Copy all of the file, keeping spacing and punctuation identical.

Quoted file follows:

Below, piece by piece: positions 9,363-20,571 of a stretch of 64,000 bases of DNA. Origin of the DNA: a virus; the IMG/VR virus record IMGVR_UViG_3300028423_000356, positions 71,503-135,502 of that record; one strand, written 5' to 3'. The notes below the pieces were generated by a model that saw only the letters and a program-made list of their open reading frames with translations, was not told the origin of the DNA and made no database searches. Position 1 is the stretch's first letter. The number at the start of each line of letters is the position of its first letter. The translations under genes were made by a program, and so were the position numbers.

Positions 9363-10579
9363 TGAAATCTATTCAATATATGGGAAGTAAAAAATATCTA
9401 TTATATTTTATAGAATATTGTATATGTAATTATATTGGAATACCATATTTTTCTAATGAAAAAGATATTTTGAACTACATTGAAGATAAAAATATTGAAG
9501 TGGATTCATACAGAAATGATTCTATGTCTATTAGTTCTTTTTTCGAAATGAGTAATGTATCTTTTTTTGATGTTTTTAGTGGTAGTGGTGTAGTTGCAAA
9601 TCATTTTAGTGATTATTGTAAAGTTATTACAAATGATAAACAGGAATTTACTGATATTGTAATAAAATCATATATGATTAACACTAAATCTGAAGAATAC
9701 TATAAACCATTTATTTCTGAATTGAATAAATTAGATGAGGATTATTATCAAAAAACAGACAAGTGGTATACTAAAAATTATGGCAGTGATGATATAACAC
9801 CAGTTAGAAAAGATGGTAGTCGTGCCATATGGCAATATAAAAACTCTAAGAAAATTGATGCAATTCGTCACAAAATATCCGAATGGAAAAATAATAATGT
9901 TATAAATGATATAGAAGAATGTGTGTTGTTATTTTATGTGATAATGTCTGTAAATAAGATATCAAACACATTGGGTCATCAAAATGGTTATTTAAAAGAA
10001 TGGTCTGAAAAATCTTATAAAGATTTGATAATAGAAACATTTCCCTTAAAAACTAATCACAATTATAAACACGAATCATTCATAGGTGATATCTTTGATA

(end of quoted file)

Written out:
Below, piece by piece: positions 9,363-20,571 of a stretch of 64,000 bases of DNA. Origin of the DNA: a virus; the IMG/VR virus record IMGVR_UViG_3300028423_000356, positions 71,503-135,502 of that record; one strand, written 5' to 3'. The notes below the pieces were generated by a model that saw only the letters and a program-made list of their open reading frames with translations, was not told the origin of the DNA and made no database searches. Position 1 is the stretch's first letter. The number at the start of each line of letters is the position of its first letter. The translations under genes were made by a program, and so were the position numbers.

Positions 9363-10579
9363 TGAAATCTATTCAATATATGGGAAGTAAAAAATATCTA
9401 TTATATTTTATAGAATATTGTATATGTAATTATATTGGAATACCATATTTTTCTAATGAAAAAGATATTTTGAACTACATTGAAGATAAAAATATTGAAG
9501 TGGATTCATACAGAAATGATTCTATGTCTATTAGTTCTTTTTTCGAAATGAGTAATGTATCTTTTTTTGATGTTTTTAGTGGTAGTGGTGTAGTTGCAAA
9601 TCATTTTAGTGATTATTGTAAAGTTATTACAAATGATAAACAGGAATTTACTGATATTGTAATAAAATCATATATGATTAACACTAAATCTGAAGAATAC
9701 TATAAACCATTTATTTCTGAATTGAATAAATTAGATGAGGATTATTATCAAAAAACAGACAAGTGGTATACTAAAAATTATGGCAGTGATGATATAACAC
9801 CAGTTAGAAAAGATGGTAGTCGTGCCATATGGCAATATAAAAACTCTAAGAAAATTGATGCAATTCGTCACAAAATATCCGAATGGAAAAATAATAATGT
9901 TATAAATGATATAGAAGAATGTGTGTTGTTATTTTATGTGATAATGTCTGTAAATAAGATATCAAACACATTGGGTCATCAAAATGGTTATTTAAAAGAA
10001 TGGTCTGAAAAATCTTATAAAGATTTGATAATAGAAACATTTCCCTTAAAAACTAATCACAATTATAAACACGAATCATTCATAGGTGATATCTTTGATA